Indiana’s infant mortality rate improved among white and Hispanic infants in 2020 but increased among Black infants, leading to a slight overall increase in the state’s infant mortality rate for the year, the Indiana Department of Health announced today.

The data reinforce the importance of the work being done across the state to ensure that pregnant individuals receive early prenatal care, that adequate mental health and substance use programs are available, that pregnant individuals are connected to resources that alleviate stress and reduce preterm and low birthweight, and that families implement safe sleep practices. State Health Commissioner Kris Box, M.D., FACOG, made the announcement to attendees at the 9th annual Labor of Love infant mortality summit, held Wednesday at the Westin in downtown Indianapolis.

“Reducing infant mortality requires consistent programs and practices in every community and every home and eliminating the disparities between Black and white infants,” Box said. “While we are proud of the progress Indiana has made, we must continue our work to connect pregnant individuals with early prenatal care and ensure that all babies are placed to sleep alone, on their backs and in a crib so that we can sustain that progress and help every Indiana baby celebrate their first birthday.”

The state’s overall rate of 6.6 infant deaths per 1,000 live births is the second lowest in history. Indiana’s 2020 Hispanic infant mortality rate is the lowest in 10 years, while the rate for non-Hispanic white infants is the lowest since 2012. The Black infant mortality rate, which had fallen almost 30 percent since 2017, increased to 13.2 deaths per 1,000 live births.

The state has implemented numerous programs to improve the health of pregnant individuals and babies. They include:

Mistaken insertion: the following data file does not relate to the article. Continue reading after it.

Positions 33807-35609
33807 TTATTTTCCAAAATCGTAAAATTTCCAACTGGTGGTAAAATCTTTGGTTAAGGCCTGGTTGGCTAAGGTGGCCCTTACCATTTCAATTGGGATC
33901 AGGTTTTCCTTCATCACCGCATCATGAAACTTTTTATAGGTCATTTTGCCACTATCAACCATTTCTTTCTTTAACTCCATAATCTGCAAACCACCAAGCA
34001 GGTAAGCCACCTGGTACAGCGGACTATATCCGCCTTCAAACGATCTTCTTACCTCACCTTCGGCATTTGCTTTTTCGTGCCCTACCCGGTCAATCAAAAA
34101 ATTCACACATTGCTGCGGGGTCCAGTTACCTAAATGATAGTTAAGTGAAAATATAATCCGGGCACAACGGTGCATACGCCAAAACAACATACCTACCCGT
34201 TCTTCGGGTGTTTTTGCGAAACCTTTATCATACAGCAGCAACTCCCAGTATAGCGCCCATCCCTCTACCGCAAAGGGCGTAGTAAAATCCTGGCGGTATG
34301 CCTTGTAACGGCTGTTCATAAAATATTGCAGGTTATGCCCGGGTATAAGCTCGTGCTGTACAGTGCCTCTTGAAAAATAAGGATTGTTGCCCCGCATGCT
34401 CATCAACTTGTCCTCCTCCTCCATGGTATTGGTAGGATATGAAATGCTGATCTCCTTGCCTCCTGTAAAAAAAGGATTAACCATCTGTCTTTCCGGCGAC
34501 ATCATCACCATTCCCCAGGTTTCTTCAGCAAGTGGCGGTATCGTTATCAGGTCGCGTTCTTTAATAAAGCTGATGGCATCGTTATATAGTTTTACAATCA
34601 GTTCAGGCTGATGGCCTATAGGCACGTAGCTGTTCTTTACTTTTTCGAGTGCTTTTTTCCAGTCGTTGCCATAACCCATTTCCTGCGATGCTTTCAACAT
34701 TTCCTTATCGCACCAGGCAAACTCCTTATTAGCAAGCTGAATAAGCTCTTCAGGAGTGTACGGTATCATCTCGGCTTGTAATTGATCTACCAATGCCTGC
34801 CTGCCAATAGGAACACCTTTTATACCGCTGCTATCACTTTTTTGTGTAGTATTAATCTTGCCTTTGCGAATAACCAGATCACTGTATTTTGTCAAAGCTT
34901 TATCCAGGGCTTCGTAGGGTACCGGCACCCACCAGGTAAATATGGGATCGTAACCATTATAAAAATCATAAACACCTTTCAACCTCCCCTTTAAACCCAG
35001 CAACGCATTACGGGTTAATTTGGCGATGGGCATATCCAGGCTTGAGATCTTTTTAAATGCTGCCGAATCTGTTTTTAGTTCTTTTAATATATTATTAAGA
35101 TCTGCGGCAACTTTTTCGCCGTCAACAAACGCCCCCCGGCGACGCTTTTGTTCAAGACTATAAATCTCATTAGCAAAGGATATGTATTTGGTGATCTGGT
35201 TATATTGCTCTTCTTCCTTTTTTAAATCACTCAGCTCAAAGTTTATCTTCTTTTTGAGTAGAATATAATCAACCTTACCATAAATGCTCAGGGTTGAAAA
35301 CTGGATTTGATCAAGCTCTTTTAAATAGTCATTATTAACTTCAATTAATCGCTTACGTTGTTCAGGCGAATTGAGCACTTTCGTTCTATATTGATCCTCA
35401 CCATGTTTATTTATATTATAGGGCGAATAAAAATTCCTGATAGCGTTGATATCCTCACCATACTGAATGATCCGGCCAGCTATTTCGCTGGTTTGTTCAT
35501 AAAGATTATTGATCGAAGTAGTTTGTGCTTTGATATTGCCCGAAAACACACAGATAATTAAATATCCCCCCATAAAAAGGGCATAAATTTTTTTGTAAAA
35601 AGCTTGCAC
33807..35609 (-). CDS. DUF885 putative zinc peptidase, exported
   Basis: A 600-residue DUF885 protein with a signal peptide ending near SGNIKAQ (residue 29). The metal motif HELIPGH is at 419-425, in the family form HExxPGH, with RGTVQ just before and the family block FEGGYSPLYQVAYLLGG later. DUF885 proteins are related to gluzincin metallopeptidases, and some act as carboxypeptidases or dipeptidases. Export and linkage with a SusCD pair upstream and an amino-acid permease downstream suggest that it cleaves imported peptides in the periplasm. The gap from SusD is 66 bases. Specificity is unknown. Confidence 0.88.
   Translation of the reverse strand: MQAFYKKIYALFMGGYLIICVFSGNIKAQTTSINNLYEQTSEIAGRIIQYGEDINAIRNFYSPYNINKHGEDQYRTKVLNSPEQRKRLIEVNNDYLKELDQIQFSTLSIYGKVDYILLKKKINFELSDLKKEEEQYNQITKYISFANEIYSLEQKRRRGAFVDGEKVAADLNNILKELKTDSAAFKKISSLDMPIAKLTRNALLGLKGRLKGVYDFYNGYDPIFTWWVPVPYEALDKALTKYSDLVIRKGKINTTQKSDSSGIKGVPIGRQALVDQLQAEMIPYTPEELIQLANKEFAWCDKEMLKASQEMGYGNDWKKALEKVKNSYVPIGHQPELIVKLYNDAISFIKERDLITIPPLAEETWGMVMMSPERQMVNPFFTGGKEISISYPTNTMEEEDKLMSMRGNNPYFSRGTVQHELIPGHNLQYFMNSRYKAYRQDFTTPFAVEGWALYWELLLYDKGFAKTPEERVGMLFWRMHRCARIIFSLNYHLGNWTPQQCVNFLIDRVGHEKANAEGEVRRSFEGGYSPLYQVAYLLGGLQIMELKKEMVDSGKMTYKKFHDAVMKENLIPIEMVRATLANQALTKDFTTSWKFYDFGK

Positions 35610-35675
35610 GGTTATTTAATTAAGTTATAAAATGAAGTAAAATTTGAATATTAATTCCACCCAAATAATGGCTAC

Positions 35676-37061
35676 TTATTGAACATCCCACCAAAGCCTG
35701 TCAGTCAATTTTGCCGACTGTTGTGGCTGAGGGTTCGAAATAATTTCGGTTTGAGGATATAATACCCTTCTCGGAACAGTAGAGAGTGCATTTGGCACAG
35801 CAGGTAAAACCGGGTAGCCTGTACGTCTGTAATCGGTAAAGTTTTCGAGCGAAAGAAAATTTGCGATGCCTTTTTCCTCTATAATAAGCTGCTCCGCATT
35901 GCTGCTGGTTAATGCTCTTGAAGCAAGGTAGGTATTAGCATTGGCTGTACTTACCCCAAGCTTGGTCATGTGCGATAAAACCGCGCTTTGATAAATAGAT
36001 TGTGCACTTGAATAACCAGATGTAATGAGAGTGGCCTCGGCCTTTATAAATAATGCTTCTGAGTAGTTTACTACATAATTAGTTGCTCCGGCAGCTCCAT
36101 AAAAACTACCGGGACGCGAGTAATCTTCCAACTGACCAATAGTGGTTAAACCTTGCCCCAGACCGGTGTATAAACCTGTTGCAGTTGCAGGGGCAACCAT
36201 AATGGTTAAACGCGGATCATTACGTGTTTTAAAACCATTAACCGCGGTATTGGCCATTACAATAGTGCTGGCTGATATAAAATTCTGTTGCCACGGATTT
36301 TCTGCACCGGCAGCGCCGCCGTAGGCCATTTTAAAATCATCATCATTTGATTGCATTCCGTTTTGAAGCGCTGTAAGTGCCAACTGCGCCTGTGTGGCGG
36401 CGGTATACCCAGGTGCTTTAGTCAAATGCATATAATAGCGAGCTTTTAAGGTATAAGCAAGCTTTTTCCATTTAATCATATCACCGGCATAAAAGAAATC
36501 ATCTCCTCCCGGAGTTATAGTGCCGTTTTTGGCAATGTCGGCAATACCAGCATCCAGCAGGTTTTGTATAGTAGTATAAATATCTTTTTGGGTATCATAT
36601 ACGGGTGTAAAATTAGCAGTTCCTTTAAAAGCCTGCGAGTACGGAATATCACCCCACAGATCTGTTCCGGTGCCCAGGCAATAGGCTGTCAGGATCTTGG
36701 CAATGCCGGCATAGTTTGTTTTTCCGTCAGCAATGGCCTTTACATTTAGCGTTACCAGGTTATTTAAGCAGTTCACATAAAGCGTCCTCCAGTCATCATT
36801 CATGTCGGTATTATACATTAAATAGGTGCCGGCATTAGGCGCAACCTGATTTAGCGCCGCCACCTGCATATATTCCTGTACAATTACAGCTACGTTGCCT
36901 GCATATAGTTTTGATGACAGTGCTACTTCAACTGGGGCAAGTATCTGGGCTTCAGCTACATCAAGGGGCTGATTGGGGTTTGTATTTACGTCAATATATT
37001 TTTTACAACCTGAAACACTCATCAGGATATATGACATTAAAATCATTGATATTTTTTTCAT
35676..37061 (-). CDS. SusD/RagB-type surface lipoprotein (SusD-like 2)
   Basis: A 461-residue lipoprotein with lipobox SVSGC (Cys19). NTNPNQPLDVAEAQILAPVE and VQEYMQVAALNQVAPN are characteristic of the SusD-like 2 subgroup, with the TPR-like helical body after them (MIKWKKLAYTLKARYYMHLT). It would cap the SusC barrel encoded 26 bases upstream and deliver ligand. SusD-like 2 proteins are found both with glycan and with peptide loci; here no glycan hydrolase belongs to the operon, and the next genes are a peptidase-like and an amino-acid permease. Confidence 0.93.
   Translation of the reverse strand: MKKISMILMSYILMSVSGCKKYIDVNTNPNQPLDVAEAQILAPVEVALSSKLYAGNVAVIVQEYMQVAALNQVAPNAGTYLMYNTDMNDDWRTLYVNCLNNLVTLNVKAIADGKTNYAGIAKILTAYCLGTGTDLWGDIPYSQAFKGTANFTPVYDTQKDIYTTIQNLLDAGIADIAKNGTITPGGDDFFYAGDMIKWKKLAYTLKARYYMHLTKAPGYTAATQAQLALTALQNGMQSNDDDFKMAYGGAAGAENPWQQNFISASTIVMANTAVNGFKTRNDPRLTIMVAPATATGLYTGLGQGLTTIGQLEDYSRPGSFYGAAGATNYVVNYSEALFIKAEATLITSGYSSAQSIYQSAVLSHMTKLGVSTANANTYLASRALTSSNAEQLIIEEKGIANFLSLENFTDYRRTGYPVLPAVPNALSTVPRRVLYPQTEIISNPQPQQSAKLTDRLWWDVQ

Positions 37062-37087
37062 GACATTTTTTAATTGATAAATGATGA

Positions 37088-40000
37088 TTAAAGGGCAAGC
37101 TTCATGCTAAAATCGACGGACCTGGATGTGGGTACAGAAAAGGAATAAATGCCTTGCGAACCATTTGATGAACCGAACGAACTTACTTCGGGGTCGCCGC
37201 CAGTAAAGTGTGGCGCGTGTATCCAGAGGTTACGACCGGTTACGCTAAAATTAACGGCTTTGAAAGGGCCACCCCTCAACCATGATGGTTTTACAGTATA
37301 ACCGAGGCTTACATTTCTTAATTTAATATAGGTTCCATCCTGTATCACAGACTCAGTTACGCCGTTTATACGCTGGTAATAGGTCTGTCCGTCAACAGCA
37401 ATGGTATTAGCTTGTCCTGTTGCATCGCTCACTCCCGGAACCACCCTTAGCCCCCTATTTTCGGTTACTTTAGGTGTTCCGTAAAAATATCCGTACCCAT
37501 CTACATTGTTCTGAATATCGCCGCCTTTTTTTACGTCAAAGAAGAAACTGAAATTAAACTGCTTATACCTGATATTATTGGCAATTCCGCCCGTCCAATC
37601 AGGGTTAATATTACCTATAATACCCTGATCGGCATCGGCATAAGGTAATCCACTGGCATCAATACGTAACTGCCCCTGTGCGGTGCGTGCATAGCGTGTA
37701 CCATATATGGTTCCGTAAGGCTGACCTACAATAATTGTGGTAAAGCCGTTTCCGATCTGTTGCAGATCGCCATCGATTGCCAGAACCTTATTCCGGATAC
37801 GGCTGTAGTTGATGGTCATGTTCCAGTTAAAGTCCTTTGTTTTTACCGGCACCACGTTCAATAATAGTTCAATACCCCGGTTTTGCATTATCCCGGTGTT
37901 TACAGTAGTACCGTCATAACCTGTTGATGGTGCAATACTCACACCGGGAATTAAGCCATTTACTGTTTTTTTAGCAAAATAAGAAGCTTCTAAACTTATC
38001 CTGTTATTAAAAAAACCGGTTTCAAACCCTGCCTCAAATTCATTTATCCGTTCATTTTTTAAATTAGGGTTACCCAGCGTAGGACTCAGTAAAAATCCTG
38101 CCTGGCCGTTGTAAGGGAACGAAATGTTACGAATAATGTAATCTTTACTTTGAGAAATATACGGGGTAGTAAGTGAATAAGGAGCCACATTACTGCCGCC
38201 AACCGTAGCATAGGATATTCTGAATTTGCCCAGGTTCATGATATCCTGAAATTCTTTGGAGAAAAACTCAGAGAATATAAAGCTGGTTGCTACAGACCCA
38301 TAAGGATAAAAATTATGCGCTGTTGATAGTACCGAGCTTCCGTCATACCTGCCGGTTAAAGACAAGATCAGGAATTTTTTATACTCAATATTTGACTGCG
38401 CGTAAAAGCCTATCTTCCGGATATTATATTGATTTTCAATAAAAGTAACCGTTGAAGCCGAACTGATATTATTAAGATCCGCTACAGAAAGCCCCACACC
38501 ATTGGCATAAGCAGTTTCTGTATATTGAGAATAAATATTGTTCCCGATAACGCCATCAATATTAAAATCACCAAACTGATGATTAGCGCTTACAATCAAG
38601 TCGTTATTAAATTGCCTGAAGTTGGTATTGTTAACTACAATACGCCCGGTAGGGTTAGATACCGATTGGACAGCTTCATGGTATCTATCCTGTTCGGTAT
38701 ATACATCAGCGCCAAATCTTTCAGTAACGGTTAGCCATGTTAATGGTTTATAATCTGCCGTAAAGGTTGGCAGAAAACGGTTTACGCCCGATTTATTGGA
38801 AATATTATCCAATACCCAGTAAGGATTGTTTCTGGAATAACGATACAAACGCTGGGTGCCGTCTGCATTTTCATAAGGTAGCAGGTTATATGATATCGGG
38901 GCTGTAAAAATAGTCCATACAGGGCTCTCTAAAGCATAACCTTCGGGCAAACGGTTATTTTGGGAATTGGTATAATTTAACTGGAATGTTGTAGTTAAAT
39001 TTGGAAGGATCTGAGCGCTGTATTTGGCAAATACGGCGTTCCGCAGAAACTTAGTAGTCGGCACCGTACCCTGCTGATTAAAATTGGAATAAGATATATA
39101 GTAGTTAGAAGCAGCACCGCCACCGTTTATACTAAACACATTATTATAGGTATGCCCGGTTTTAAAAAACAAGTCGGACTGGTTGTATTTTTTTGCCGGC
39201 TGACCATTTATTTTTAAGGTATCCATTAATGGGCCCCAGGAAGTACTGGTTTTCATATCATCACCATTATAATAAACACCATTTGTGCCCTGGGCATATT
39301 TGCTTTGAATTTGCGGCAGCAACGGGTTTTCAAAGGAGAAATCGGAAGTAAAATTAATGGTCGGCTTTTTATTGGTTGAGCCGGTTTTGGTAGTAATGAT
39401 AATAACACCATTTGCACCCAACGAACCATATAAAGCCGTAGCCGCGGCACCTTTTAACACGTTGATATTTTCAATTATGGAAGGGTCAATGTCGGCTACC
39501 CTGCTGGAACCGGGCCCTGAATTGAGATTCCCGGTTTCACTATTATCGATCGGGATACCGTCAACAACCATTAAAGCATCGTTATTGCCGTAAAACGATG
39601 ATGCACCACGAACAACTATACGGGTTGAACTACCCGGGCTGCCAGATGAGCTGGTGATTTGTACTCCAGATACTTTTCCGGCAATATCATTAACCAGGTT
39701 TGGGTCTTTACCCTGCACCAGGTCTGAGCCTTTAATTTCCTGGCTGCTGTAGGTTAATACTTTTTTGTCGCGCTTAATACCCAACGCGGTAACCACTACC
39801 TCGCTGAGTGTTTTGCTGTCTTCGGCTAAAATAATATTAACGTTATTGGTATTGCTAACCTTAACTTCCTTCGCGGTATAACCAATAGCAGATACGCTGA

• My Healthy Baby, the state’s OB navigator program, which launched in 22 counties in 2020 and has expanded to 25 counties this year, with plans to expand to 35 additional counties in 2022.
  • The Levels of Care certification program for birthing facilities, which helps ensure that mothers deliver their babies at the facility best equipped to meet their level of risk.
  • Adoption of safety bundles on obstetrical hemorrhage and hypertension in pregnancy through the Alliance for Innovation on Maternal Health (AIM).
  • In addition, the Indiana Department of Health has granted nearly $32 million through its Safety PIN program since 2017 to programs across the state for work to reduce infant mortality.

Wednesday’s summit also addressed the importance of ensuring that adequate mental health and substance use supports are in place for pregnant individuals. Indiana’s Maternal Mortality Review Committee report found that substance use disorders have contributed to nearly half and mental health conditions contributed to more than one-third of the maternal deaths that occurred in 2018 and 2019.

Numerous resources are available across the state for pregnant individuals with substance use disorder, including the Indiana Pregnancy Promise Program, which connects pregnant individuals who receive Medicaid benefits with prenatal and postpartum care, other physical and mental health care, and treatment for opioid use disorder. More information is available here.